Coastal Estate Property


Choosing a property involves complex decisions, mixing emotion and logic to reach a conclusion.  In the process of choosing this property, we looked at many sites over many months, some with existing houses and some as raw land.   In the process, we learned a lot, which helped us make the choice best for us. 
There are sites and houses in this general area in many different situations, where the differences are not always obvious.  Some houses are on the edge of the ocean bluff, with dramatic views.  Others are ensconced in the woods, or perched on the ridges.  Some are in established neighborhoods; some may be part of a Home Owners' Association.  Some have access to public or private services, such as water, sewer, and the like, and amenities such as private beaches, pools, and parks. 

Making a choice in a complex situation requires first thinking about what you're seeking.  In our case, we wanted a full-time home, in a peaceful and private setting near the ocean, with enough space inside and outside to pursue a variety of hobbies and interests, and space to accommodate guests or possibly a live-in parent or eventually an au-pair or similar help when it became appropriate.  Cooking, weaving, gardening, woodworking, photography, model railroading, hiking, and such personal activities would be complemented by volunteer activities in the local library, state parks, theaters, and even government.  We also wanted a house that would be easy to maintain, and with a design that would accommodate us as we aged.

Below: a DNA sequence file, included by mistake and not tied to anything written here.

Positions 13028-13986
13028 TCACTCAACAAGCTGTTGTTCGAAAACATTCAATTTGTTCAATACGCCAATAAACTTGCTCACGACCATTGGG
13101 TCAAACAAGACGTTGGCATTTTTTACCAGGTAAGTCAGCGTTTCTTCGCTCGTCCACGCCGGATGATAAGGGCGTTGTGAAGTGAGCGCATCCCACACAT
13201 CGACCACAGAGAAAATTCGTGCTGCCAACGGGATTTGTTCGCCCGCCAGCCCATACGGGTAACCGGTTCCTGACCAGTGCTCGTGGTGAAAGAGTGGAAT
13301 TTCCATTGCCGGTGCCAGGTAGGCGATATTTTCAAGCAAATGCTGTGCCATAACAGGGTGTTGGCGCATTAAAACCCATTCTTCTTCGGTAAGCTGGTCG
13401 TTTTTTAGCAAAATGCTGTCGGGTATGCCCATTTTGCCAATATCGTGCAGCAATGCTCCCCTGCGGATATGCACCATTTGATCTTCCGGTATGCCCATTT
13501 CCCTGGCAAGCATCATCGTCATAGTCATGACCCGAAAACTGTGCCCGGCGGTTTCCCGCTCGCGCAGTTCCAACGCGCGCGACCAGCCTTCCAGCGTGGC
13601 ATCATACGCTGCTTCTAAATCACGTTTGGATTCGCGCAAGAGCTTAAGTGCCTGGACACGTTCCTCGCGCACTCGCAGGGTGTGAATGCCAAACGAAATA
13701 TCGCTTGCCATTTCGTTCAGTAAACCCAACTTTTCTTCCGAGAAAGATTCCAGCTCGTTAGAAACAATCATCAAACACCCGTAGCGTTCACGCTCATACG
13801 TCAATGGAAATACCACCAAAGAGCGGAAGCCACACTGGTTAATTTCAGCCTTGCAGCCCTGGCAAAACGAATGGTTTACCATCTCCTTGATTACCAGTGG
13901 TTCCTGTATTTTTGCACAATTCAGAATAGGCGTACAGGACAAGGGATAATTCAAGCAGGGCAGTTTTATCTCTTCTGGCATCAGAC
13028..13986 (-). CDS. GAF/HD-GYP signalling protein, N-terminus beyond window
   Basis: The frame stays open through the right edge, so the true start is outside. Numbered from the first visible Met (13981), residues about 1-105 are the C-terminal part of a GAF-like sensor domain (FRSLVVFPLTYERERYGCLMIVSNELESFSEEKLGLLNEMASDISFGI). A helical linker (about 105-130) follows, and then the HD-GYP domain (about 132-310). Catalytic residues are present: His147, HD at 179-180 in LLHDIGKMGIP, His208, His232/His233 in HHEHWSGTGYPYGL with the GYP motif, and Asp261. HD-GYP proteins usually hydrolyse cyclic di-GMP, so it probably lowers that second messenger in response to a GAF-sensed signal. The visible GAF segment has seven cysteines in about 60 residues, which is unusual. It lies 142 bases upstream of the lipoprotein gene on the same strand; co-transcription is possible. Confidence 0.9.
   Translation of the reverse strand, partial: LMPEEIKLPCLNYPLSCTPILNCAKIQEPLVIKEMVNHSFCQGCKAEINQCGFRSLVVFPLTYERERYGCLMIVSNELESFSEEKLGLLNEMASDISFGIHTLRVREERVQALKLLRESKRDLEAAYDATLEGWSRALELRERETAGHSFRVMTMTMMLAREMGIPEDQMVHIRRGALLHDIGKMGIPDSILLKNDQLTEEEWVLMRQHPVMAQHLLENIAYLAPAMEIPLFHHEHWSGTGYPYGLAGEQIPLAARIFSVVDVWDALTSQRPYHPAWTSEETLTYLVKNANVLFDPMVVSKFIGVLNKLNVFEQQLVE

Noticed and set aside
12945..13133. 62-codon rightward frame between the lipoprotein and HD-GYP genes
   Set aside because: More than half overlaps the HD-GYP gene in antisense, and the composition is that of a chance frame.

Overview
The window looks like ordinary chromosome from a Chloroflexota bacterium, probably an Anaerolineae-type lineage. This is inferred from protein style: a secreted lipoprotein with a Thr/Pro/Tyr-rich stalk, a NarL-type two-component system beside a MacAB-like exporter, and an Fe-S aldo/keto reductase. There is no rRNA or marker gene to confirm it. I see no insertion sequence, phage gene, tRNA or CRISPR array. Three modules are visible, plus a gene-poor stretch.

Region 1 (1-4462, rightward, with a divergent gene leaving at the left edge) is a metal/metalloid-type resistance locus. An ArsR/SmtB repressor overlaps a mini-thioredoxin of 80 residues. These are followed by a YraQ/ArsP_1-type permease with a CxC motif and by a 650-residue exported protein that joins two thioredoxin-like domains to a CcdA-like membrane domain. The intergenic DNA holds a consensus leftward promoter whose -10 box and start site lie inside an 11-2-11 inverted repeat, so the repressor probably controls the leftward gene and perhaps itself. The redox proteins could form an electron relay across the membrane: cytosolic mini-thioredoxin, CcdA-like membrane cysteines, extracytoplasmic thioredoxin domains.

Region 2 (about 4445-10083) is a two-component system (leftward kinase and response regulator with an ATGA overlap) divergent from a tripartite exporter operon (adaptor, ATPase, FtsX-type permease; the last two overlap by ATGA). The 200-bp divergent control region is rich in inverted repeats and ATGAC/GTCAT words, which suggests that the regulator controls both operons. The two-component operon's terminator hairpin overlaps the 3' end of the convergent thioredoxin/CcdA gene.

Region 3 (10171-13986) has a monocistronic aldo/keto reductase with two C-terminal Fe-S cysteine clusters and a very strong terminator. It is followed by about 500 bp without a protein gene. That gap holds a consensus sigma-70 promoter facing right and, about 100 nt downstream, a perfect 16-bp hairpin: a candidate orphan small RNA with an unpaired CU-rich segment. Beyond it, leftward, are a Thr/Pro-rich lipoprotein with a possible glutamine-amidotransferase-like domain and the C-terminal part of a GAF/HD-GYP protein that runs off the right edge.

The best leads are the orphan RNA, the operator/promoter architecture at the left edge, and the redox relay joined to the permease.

We learned a lot from conversations with local residents.  One recurring theme was that the drama of the ocean blufftop was a great attraction for the classic vacation or weekend getaway, but that many people preferred some distance from the water for fulltime living.  The views of the ocean are inspiring, but come with steady winds, salt spray, noise of heavy surf and marine wildlife, glare of the sun off the water, and often persistent fog that hugs the edge of the land.   For a vacation it is part of the experience, but, when experienced continuously, it can become a nuisance.  Lots at the ocean's edge tend also to be small, and often close to the traffic on Highway One.  Although they are close to the water's edge, a vertical bluff face can mean that it's very difficult to actually get to the water itself.

As you go inland and gain altitude, the situation changes, becoming warmer and less fog-prone as you go higher toward the ridge.  In the same week, people who live at the bluff edge may complain about the cold and fog, while people on the ridge complain about the intense sun and heat.

Another recurring theme was the character of neighborhoods.  Many local homes were originally built as second homes or vacation homes, which usually means that there is little space for hobby activities.  It also means that in some neighborhoods, houses are either vacant, or occupied by vacation renters.  A neighborhood could be a ghost town during the week, and metamorphose into a busy vacation resort for the weekend.